The charkha, or spinning wheel, was the physical embodiment and symbol of Gandhi’s constructive program. It represents Swadeshi, self-sufficiency, and at the same time interdependence, because the wheel is at the center of a network of cotton growers, carders, weavers, distributors, and users. .  It also embodied the dignity of labor, equality, unity, as all volunteers were to spin each day, and finally independence, as British control of India was rooted in control of indigenous industries such as textiles. For this reason, Nehru called  khadi the homespun cloth  “the livery of our freedom.”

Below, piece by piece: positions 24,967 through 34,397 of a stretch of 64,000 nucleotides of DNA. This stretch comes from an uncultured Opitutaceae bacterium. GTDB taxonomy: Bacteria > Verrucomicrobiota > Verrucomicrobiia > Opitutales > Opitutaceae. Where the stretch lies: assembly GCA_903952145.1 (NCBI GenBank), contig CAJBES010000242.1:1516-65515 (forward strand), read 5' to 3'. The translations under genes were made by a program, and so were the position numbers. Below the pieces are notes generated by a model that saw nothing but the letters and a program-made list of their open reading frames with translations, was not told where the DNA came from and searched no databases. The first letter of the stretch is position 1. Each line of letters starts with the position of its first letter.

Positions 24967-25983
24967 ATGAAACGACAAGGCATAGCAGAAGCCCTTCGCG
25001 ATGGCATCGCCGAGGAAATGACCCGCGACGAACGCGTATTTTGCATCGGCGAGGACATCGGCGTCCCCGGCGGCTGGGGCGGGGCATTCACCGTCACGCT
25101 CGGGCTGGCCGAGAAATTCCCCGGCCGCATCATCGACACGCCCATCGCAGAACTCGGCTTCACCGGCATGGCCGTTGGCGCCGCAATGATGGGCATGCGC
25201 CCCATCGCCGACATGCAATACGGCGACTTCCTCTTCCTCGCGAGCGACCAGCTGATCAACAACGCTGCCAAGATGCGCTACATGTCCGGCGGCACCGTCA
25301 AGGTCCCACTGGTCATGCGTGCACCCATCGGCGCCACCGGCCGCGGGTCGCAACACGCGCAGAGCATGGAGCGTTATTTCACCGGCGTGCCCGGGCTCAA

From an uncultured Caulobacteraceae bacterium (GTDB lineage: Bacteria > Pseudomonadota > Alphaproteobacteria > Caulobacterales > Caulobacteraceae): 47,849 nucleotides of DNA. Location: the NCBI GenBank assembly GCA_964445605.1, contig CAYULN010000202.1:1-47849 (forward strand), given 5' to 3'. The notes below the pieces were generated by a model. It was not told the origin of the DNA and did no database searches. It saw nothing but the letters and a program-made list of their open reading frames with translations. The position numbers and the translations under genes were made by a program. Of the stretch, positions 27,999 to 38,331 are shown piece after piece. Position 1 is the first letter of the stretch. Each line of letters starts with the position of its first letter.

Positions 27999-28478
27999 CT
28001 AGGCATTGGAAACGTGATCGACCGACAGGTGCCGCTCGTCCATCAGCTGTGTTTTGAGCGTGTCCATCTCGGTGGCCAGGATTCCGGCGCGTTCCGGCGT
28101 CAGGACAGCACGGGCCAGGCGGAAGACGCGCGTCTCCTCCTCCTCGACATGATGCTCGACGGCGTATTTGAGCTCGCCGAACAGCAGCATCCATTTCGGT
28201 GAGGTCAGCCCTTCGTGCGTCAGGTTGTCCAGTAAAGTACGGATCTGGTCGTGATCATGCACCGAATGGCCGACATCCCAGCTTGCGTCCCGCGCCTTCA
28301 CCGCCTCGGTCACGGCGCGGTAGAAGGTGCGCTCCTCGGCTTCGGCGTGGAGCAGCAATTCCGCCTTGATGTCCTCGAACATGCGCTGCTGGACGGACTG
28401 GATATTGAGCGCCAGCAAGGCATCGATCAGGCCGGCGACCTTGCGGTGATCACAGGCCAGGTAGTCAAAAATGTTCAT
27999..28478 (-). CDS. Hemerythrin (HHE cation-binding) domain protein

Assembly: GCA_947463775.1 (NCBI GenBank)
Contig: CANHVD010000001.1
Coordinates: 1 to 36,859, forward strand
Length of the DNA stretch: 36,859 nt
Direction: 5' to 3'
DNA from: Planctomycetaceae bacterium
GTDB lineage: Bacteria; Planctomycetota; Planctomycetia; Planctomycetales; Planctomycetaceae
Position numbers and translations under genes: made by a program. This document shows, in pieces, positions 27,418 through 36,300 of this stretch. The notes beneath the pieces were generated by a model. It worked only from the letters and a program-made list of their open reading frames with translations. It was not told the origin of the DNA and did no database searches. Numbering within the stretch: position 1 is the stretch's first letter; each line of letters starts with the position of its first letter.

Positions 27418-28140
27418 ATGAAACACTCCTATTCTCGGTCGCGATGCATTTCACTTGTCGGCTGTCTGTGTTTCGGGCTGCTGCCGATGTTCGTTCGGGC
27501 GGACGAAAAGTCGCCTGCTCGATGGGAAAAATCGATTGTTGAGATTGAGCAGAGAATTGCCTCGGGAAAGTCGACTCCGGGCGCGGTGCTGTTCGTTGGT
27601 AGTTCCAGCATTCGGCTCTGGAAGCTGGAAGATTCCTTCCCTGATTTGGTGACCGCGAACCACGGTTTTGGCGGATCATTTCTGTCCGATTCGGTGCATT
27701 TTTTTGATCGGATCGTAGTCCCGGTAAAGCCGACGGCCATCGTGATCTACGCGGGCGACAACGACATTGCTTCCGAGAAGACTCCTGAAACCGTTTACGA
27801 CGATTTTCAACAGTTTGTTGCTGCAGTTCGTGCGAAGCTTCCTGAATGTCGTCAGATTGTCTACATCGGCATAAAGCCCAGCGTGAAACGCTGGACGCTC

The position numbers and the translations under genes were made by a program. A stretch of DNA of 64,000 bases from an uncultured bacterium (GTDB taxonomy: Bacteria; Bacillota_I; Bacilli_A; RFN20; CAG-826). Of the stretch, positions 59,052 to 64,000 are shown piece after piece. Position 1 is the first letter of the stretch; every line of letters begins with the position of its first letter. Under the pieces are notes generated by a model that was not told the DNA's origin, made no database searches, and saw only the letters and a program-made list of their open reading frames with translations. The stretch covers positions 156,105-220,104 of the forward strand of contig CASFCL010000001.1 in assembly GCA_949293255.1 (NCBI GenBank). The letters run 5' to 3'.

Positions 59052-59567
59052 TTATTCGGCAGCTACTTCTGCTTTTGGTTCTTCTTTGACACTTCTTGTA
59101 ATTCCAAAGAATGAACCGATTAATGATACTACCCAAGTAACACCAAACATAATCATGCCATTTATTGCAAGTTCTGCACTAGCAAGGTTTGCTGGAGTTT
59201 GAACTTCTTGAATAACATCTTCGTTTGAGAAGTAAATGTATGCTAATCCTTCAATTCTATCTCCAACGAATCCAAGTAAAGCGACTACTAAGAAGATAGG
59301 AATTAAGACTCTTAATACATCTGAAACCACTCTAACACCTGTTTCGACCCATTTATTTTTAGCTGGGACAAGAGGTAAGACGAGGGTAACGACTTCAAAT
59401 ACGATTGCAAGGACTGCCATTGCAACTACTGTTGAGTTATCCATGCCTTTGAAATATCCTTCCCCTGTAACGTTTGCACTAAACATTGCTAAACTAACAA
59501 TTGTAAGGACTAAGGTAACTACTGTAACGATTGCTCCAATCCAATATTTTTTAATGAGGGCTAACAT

Spinning formed the “sun” in the “solar system” that was Gandhi’s Constructive Programme.  Almost every person, regardless of age, social class or gender, was involved in spinning and sometimes elsewhere in the chain of cloth production, from sowing the seeds of cotton to wearing khadi.  Spinning was both symbolic and quite real, as it gave employment to millions and produced a basic need of Gandhian economics.